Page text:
BUY OR SELL-Is BAE Systems a good buy as defence cuts loom?

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* Impact of defence cuts worries some analysts

* Others say emerging mkt, services growth to offset cuts

By Rhys Jones

LONDON, Aug 27 (BestGrowthStock) – BAE Systems Plc’s (BAES.L: ) growth
in emerging markets and its shift towards defence services could
offset the expected impact of cuts to the UK defence budget,
leading to more profit upgrades by analysts.

BAE shares have fallen 10 percent to a five-year low in the
last six months on fears cuts in UK and U.S. defence programmes
will hit sales. This compares with a flat performance by the
FTSE All Share Aerospace & Defence Index (.FTASX2710: ).

Britain is conducting a spending review expected to usher in
a cut in the defence budget of up to 20 percent, part of its
plans to reduce a spiralling budget deficit. Defence budgets are
also flat or declining in the United States and across much of

BAE, however, is confident growing defence services sales,
cost controls and demand from emerging markets will fuel growth.
<^^^^^^^^^^^^^^^^^^^^^^^^^^^^^^^^^^^^^^^^^^^^^^^^^^^^^^^^^^^^ For a graphic showing performance of BAE shares compared with the sector and the FTSE All Share index: ^^^^^^^^^^^^^^^^^^^^^^^^^^^^^^^^^^^^^^^^^^^^^^^^^^^^^^^^^^^^>


Many analysts believe concerns over the impact of UK defence
spending cuts on BAE are overdone, given the UK now accounts for
a fifth of its annual sales, compared with 54 percent in the
United States.

“BAE could actually benefit from future changes in the
market … the media focus has been on cutting costs, with
little comment on sustaining capability or reducing costs by
increased outsourcing to industry,” said J.P. Morgan Cazenove
analyst John Middleton, who holds an “overweight” rating on BAE
and upped its annual profit target earlier this month.

Analysts also believe BAE could double its revenue from
Saudi Arabia by 2011 (to around 3.5 billion pounds per year) as
the Kingdom’s air force continues its rapid expansion.

“BAE’s Saudi business is a key differentiator between it and
other global defence companies,” said Nomura analyst, Jason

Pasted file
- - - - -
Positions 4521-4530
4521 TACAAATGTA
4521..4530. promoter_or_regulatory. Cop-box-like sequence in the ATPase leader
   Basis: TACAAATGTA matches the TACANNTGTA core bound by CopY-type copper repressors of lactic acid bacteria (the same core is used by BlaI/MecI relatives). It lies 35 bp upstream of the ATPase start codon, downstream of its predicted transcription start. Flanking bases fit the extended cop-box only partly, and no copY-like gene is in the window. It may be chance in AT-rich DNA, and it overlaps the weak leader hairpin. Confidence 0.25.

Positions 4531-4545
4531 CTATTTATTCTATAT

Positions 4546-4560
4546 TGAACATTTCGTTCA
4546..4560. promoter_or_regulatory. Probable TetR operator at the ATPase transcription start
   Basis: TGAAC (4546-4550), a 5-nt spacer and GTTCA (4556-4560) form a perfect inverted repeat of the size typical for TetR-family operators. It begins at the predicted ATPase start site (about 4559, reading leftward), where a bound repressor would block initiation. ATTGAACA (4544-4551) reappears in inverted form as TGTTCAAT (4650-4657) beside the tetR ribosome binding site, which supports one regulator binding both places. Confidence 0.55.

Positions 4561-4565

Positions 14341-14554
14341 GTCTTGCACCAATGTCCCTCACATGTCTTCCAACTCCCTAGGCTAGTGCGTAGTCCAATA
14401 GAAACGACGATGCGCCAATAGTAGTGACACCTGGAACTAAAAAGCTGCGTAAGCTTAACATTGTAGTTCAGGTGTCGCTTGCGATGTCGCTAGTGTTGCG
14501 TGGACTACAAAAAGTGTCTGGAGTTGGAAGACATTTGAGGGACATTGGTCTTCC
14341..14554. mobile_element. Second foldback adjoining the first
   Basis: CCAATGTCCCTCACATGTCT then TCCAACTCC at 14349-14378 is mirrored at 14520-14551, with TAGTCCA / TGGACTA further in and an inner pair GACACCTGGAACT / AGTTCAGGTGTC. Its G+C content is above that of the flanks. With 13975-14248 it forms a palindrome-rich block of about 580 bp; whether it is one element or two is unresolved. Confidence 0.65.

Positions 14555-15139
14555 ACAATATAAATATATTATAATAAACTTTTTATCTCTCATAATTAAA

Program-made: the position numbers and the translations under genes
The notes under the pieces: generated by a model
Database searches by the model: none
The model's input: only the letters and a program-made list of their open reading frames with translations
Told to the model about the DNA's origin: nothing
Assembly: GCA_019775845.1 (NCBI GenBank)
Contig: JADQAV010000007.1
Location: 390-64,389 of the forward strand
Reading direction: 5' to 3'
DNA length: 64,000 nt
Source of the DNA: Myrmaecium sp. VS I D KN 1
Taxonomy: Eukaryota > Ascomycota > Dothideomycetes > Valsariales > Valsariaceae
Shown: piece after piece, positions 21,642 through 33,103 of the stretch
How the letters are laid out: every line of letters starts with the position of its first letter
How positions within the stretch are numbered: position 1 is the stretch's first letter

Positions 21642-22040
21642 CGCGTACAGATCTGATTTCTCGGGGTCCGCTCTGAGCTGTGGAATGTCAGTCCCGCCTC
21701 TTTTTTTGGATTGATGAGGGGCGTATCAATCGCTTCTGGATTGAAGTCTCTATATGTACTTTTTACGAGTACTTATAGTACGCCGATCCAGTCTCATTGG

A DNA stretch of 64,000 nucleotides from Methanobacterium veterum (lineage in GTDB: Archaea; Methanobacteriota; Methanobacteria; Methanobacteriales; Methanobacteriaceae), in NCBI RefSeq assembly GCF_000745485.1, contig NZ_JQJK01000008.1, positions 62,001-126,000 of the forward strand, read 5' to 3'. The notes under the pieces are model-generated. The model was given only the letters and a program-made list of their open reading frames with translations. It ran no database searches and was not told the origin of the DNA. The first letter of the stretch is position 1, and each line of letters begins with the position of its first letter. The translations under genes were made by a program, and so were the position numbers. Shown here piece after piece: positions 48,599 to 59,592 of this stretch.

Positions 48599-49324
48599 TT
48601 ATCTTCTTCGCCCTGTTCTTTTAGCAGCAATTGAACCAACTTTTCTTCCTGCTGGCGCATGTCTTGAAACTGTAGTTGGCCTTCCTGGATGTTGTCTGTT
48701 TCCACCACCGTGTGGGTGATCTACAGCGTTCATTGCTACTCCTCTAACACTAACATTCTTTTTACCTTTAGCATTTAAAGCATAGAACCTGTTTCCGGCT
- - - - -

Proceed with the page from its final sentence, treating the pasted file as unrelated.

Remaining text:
Adams, who has a “buy” rating on the stock and recently raised
BAE’s full-year profit target.

Its newest “home market” India also looks promising, while
key roles on the largest combat aircraft programmes — the F-35
and Eurofighter jets — should also stand it in good stead.

“The company expects growth for 2010 and pressure on defence
budgets is being addressed by cost reductions,” said Societe
Generale analyst Zafar Khan, the top rated analyst covering the
company on Thomson Reuters Starmine.

“We maintain a ‘buy’ because we believe BAE represents the
best investment vehicle in the defence sector.”


Credit Agricole analyst Thomas Mesmin, who rates BAE
“underperform”, said he was “particularly cautious on the UK
defence budget, which could be cut by 15 percent over three

UK projects which analysts say could go are the Tornado and
Nimrod jets, both of which have heavy BAE involvement.

Mesmin also believes some of BAE’s programmes in the United
States — where its export licences have yet to be approved —
are at risk from plans to cut $100 billion of defence spend over
five years.

“Concerns over the outlook for defence spending are likely
to continue as long as the outlook for government deficits
remains as weak as it does,” said UBS analyst Avi Hoddes, who
recently downgraded BAE to “neutral” from “buy”.

Slowing sales at BAE’s land systems unit are also a concern
after the recent loss of two large contracts to U.S. firms.

Earlier this year General Dynamics (GD.N: ) won a $6 billion
contract to build a new UK army tank, while a $3 billion deal to
build trucks for the U.S. Army went to Oshkosh (OSK.N: ).
(Editing by David Cowell)

BUY OR SELL-Is BAE Systems a good buy as defence cuts loom?